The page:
Sour often connotes an unfavorable experience, but many favorite foods and beverages have pleasant levels of sourness (lemonade, wine). As in other beverage analysis systems, a pleasant sourness is referred to as "acidity". Coffee has a number of types of acids that give both favorable and unfavorable experiences. Fruit acids present are the same chemical compounds found in fruits, such as citric acid, malic acid (found in apples), and tartaric acid (found in grapes). There are also aromatic (volatile) acids, so-called because they can be smelled as well as tasted (acetic acid, or vinegar, and lactic acid, found in yogurt, sour cream, and buttermilk, are typical). There are many others, such as quinic acid which is somewhat bitter as well as sour (think of tonic water). These all combine to create a coffee's acidity. As seen on the roast flavor development page, these are most prominent at lighter roasts.
Coffee is not a sweet beverage in the sense of a soft drink (which has added sucrose), but small amounts of sweetness have a positive effect on the overall impression of the coffee. The sucrose present in a green coffee is mostly sublimated into carmelization and formation of aromatics. Remaining sucrose (with other carbohydrates) are responsible for enhancing other tastes (acidity without sweetness is just sour; same for bitterness).
The salt component is not the same sodium salt that is most familiar, but a combination of other metal salts, especially potassium. A certain level of this saltiness can add balance, but if too much is present (or without adequate acidity and/or sweetness) the coffee can taste "rough". Unlike, the other tastes, salts are stable at roasting temperatures and do not change as the result of roasting, but the perception of levels of salt will change in concert with other tastes.
Bitterness is a commonly heard complaint about coffee, though some people often use the term incorrectly, confusing it with astringency (discussed in the section on tactile sensations) or sourness. There are a number of sources of bitterness in the coffee beverage. The green bean has chlorogenic acid, which is usually perceived as bitter/green, and is sublimated during roasting into quinic and other more sour/bitter acids. Other chemicals produce a bitter response (trigonelline, for instance) and are also sublimated during the roast into other aromatic and taste components. This sublimation is one reason why allowing enough time in roasting can contribute to better flavor.
The most well known tactile sensation in coffee is body defined as a heaviness (Flament, 2004, p.813) of the liquid in the mouth. It is the result of a combination of aspects including the dissolving of the coffee cell wall, presence of oils, and presence of sweetness (very sweet coffees are often described as "syrupy" or "round"). Also to be considered is astringency, the drying of the mouth. All coffee has some astringency, but it should not be over-powering. Coffees with a large number of immature beans or black beans usually taste much more astringent.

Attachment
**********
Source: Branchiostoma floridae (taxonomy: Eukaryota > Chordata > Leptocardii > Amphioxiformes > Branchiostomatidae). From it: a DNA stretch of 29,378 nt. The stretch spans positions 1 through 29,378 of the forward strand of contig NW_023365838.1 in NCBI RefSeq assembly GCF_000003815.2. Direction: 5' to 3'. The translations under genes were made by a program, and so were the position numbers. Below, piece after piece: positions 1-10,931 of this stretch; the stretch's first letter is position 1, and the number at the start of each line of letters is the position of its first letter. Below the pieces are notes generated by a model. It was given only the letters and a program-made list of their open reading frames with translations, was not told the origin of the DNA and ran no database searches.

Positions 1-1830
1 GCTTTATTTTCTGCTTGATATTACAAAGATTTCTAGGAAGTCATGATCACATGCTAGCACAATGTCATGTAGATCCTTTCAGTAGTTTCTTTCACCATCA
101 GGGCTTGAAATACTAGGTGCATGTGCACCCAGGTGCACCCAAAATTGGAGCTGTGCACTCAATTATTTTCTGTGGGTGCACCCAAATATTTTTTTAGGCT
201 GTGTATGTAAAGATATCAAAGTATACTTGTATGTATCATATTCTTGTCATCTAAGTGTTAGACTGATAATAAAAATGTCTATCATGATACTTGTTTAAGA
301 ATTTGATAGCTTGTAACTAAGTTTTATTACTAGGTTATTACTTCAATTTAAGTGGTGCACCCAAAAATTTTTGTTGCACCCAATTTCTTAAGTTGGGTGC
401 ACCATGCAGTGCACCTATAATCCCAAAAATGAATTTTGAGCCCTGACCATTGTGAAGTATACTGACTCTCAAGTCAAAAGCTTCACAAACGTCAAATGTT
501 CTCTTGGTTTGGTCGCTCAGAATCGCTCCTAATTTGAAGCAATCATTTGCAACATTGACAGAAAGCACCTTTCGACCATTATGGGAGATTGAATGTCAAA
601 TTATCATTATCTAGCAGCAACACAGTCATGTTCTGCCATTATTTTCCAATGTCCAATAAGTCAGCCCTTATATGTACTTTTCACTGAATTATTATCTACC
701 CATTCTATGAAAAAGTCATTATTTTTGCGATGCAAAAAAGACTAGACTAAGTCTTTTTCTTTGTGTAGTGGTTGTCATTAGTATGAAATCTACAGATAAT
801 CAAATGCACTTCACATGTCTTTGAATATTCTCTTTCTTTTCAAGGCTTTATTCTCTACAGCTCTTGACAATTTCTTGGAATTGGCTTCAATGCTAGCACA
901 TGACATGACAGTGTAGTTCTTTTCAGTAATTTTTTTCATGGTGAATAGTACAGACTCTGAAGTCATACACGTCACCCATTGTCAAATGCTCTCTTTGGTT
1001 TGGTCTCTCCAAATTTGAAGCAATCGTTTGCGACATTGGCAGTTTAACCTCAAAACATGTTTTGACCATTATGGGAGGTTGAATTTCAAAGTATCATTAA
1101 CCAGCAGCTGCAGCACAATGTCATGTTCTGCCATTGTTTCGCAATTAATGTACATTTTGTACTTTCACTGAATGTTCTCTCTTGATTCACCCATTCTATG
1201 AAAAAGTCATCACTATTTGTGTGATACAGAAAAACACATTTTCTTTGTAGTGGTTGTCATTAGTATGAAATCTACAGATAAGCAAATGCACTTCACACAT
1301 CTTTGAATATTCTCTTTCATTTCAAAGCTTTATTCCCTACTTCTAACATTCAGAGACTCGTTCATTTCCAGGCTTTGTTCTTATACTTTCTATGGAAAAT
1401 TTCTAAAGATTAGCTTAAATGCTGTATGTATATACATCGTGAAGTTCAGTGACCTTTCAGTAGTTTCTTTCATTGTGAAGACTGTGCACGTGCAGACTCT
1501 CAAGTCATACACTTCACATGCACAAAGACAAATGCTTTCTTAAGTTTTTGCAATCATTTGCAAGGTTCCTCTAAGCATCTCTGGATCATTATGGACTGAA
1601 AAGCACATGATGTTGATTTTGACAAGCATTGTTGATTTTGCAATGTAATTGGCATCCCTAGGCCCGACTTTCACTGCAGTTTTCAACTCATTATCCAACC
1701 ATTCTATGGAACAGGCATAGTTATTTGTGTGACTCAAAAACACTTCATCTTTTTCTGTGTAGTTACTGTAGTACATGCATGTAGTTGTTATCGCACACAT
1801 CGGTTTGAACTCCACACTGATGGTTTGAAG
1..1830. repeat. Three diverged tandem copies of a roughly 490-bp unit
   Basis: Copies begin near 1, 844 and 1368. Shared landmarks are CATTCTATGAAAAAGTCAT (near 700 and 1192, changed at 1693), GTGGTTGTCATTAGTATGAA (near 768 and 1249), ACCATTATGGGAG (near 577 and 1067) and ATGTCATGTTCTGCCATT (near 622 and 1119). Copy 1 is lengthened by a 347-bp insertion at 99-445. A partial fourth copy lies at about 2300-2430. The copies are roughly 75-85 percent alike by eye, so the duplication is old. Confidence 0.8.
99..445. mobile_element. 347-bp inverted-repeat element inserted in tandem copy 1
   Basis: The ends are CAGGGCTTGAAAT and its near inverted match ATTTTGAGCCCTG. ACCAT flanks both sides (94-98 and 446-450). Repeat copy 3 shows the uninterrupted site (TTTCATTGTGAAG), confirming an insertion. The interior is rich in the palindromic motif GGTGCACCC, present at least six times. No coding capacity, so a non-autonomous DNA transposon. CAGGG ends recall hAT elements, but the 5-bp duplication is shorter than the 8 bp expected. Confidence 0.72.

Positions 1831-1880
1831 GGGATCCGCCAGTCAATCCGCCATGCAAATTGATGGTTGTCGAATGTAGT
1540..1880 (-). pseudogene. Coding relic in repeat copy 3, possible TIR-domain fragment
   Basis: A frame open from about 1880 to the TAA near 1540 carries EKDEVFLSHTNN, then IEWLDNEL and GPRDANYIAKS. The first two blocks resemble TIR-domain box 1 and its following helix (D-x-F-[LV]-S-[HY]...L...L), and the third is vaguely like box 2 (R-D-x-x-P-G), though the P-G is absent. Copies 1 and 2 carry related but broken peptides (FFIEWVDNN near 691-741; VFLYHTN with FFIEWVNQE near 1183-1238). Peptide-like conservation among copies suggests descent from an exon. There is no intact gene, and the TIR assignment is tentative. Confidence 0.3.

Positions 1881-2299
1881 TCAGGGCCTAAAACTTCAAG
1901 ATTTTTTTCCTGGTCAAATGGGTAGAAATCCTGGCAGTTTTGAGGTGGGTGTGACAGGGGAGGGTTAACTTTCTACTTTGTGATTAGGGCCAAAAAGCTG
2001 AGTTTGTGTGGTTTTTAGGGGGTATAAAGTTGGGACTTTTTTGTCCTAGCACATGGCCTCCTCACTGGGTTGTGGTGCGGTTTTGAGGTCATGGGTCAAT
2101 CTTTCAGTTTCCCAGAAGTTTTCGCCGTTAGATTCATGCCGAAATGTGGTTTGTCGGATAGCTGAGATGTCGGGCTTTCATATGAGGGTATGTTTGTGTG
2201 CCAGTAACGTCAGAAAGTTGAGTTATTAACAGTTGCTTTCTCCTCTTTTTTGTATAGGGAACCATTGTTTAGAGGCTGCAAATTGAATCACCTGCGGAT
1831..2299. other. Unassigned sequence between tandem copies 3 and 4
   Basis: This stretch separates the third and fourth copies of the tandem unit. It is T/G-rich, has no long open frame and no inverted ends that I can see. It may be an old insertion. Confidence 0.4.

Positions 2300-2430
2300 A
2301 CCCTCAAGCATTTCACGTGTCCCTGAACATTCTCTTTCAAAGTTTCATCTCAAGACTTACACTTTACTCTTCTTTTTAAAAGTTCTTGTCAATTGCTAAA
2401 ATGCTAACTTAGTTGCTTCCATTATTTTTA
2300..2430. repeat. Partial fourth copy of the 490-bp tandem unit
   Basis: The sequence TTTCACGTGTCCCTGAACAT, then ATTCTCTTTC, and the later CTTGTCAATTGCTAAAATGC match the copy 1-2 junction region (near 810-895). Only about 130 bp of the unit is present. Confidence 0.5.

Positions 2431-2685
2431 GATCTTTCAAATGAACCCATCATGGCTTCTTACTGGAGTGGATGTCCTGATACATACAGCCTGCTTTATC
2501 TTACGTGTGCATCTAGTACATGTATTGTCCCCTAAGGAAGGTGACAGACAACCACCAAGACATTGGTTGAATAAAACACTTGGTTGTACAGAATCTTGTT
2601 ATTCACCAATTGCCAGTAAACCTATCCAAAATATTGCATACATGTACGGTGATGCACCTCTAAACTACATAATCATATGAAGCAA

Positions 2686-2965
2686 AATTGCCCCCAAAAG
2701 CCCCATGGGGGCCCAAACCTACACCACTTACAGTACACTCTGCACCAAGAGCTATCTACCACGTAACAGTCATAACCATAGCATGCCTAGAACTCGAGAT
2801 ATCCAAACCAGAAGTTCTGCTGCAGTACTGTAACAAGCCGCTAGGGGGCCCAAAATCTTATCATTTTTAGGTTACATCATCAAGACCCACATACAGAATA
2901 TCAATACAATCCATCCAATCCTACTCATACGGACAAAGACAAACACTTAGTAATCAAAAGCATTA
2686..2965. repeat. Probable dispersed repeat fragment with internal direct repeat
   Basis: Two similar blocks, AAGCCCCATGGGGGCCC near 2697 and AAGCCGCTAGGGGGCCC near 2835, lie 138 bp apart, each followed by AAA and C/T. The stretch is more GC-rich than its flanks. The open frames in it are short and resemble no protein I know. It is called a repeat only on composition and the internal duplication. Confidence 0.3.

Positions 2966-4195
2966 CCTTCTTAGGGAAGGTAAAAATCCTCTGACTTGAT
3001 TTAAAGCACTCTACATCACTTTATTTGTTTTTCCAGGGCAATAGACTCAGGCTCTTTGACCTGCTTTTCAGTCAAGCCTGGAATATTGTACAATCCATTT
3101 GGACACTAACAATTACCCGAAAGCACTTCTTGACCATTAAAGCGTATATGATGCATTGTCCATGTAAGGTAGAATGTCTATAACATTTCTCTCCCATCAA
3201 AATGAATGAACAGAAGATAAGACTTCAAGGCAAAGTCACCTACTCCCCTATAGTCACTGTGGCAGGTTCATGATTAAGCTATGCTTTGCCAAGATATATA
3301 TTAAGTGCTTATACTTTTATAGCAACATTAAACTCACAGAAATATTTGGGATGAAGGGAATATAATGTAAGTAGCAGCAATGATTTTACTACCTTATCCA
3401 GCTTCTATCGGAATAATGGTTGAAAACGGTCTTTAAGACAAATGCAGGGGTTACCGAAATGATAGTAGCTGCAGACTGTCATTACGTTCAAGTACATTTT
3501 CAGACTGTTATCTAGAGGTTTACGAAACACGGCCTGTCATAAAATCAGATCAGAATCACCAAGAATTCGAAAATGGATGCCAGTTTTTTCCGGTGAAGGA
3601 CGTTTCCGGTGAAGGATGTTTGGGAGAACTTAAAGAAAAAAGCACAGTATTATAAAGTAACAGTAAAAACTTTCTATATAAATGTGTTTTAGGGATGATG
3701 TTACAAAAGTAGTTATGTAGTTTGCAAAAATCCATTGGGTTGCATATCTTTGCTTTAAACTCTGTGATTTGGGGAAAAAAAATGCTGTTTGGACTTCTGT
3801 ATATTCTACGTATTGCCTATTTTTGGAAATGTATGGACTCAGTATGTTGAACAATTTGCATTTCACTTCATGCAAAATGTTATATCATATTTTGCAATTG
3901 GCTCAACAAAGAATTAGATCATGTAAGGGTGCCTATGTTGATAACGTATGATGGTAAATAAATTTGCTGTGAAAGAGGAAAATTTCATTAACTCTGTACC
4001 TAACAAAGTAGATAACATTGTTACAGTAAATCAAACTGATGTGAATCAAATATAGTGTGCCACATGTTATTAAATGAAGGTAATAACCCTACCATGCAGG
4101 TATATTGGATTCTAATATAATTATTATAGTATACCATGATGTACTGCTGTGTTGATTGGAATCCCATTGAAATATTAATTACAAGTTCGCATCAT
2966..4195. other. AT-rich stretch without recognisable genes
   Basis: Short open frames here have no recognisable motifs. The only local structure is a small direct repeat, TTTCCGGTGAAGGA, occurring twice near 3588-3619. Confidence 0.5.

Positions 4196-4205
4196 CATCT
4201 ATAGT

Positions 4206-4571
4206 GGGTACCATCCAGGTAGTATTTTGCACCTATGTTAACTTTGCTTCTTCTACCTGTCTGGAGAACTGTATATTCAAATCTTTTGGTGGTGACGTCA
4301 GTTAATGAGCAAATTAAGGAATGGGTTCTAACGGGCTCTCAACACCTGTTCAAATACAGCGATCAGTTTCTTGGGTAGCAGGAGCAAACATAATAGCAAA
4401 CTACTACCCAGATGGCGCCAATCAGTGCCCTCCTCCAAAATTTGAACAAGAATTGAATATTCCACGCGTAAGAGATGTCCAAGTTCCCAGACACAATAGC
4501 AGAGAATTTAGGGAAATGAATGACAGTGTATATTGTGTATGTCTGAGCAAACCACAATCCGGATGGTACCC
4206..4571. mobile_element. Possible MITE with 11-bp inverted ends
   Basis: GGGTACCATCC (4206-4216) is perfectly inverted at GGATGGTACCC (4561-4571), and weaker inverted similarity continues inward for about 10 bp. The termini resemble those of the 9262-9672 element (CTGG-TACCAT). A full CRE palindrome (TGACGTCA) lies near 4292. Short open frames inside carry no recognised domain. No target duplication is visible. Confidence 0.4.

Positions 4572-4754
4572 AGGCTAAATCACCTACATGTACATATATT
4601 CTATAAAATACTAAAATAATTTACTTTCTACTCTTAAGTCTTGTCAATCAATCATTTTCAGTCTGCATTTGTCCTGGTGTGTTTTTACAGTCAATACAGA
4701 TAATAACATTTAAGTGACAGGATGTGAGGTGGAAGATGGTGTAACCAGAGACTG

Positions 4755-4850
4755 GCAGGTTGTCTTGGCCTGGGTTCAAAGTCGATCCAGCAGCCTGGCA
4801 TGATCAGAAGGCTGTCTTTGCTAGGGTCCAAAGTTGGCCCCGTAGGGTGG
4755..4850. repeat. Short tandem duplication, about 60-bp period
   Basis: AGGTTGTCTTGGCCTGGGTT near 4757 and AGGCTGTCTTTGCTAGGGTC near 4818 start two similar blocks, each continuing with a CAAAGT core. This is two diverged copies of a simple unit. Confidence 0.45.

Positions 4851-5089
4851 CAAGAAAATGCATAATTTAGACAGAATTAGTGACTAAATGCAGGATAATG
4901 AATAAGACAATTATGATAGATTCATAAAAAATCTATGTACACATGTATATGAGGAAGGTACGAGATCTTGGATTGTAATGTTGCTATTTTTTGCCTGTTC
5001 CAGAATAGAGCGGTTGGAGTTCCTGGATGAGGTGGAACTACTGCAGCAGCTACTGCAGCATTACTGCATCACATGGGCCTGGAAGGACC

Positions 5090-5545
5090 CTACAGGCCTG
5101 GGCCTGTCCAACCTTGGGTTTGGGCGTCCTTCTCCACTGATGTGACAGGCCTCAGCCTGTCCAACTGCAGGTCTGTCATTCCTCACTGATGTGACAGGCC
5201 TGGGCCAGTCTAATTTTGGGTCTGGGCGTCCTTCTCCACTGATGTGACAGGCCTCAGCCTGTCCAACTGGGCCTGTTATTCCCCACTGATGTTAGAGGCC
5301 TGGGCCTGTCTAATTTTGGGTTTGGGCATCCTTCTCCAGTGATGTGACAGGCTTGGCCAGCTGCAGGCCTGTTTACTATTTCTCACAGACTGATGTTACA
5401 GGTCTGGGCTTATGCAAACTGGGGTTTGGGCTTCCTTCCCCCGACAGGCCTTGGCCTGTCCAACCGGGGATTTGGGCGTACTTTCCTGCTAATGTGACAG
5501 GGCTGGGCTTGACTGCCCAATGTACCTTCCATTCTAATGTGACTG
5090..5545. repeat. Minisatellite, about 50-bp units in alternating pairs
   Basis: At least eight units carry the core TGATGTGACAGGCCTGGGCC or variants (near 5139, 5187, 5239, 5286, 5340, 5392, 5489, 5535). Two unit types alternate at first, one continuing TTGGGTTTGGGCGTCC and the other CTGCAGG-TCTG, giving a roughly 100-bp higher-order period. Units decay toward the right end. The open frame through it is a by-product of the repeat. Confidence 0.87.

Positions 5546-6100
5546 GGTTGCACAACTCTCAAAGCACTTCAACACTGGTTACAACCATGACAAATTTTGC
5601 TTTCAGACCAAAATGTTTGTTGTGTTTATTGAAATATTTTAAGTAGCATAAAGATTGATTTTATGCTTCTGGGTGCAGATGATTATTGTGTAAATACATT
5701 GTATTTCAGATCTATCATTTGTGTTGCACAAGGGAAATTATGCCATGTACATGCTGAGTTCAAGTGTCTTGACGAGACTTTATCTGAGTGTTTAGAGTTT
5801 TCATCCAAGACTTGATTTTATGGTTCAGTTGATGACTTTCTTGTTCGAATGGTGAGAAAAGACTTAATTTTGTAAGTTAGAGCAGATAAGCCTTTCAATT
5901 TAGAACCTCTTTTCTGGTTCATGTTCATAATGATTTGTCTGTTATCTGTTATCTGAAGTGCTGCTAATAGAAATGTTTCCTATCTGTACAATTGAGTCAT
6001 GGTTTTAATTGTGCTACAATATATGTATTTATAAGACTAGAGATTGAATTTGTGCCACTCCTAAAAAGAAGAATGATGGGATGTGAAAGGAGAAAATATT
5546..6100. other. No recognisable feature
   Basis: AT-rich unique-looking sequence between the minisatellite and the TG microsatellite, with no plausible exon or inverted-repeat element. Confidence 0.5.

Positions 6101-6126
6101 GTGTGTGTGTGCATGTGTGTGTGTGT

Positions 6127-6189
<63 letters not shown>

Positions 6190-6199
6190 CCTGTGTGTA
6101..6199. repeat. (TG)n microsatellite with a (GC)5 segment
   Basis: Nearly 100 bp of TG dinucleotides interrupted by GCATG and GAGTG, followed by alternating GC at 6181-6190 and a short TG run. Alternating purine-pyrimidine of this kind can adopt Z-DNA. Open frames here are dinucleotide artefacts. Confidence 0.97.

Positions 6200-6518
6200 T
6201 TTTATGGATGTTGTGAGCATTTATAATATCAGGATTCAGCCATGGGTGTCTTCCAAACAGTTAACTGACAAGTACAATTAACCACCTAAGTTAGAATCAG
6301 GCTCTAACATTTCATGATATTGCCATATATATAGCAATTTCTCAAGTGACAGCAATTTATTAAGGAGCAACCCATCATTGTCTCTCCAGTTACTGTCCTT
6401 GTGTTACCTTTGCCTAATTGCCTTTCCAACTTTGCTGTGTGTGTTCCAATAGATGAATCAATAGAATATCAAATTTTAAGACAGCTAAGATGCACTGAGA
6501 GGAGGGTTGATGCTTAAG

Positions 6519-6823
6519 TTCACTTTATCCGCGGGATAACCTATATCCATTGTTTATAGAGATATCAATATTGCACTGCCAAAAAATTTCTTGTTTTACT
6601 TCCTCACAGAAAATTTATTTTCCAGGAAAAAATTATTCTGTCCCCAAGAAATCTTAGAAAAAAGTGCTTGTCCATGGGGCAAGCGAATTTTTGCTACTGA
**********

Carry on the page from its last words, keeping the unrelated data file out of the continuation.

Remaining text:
There are a seemingly infinite number of ways that these flavor attributes can combine or contrast to one another. One of the main ways this happens is in perception of flavor, the combination of aromatics and tastes. An example would be the flavor of an orange, essentially a combination of citric and other acids, sweetness, and "orange" aromatics. Since we have a learned experience of this, we recognize this flavor and may even subconciously "fill in the blanks" if enough of the flavor attributes reminiscent are present. Some combinations are expected and when appearing together will be percieved more definitely (caramel aromas and sweet, fruit aromas and acid, vegetal aromas and bitter). It is this overall impression that most consumers relate to in appreciating (or not) a coffee.
Reading the Radar Chart
Since there is a lot going on in any food, one way of developing an image of the overall effect is by creating a radar chart of the flavor attributes found in a sample. These charts can be as detailed as one chooses to make them and they are easily created in spreadsheet programs such as Excel. Flavor attributes are listed in the order they are perceived starting at the top and going clockwise. The attributes themselves are listed on the spokes of the wheel and the intensity of the attribute is illustrated by the distance from the center (the greater the distance, the stronger the attribute). On this site, it is used to illustrate the changes in flavor attributes as the roast progresses. An example of the chart is seen below.
LightToMediumRoastFor more information and a more detailed way of looking at coffee flavor, check out the coffee flavor wheel at Sweet Maria's website.